Metals in the sediments of the Huron-Erie Corridor in North America: Factors regulating metal distribution and mobilization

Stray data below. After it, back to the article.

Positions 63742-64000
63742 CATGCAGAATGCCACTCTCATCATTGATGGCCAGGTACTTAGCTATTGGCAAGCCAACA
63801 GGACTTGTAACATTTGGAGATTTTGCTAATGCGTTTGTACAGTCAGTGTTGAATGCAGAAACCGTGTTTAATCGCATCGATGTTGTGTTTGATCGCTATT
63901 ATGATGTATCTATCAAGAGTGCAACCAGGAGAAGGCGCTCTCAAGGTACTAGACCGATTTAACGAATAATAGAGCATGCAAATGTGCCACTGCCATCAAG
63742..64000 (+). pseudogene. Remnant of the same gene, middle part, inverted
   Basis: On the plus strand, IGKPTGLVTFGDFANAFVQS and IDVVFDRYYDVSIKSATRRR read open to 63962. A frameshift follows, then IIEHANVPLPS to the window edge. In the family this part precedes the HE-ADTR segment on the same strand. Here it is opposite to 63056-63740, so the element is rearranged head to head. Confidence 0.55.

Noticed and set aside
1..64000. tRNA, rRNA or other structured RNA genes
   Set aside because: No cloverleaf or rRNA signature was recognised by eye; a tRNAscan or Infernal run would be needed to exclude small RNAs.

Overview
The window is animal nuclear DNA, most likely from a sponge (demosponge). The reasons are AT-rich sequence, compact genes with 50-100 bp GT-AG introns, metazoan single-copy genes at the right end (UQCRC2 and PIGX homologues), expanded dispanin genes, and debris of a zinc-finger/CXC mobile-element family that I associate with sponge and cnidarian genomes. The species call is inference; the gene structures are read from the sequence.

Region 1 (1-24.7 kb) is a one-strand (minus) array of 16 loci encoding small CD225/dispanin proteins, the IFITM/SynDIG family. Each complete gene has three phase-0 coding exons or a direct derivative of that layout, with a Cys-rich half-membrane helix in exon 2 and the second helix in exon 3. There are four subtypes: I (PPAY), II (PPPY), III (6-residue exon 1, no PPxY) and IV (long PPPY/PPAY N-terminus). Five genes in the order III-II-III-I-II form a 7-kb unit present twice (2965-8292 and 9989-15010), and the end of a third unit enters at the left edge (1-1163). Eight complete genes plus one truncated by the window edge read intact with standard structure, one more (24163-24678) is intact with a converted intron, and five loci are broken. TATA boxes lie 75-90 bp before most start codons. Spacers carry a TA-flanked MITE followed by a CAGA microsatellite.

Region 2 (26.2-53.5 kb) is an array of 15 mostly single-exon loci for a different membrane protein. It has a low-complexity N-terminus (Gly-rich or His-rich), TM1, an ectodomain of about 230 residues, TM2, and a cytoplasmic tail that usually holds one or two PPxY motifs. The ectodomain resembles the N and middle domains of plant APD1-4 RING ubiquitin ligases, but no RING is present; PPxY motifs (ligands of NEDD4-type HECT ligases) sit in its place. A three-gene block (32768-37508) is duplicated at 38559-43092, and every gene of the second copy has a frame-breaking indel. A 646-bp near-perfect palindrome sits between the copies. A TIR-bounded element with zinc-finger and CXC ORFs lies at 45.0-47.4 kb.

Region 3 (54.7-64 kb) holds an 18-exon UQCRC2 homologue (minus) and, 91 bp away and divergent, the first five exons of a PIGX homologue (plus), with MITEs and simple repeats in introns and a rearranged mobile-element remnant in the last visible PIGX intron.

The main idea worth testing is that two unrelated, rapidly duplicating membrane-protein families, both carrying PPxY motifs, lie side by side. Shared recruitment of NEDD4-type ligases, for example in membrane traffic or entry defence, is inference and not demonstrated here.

Sediment samples from the Huron-Erie Corridor (Great Lakes, North America) were collected to quantify the relative importance of natural and anthropogenic sources of contamination, and to study the spatial metal distribution patterns of metals as a function of the characteristics of the Corridor sediments. A stratified random sampling design was used to measure the spatial patterns of metal inputs, settling and sorting along the length of the Corridor. Factors regulating metal mobilization were assessed by determining metal affinities with the total organic fraction (TOM), the mineral fraction (represented as Al), and the granulometric characteristic (represented as <0.063 mm fraction). The study revealed that anthropogenic factors primarily regulated metal distributions and mobilization throughout the Huron-Erie Corridor. In the St. Clair and Detroit Rivers, the spatial pattern of metal distributions strongly reflected local industrial sources. In the Walpole Delta and Lake St. Clair, however, inorganic (clays) and organic (TOM) particles dominated the contaminant distribution. Sediment contamination issues throughout the Huron-Erie Corridor were dominated by mercury, released from sources along the St. Clair and Detroit Rivers. The mean enrichment factor EFAl for mercury in these sediments has reached 68.3. Other metal pollutants were confined to the sediments in the lower depositional reach of the Corridor.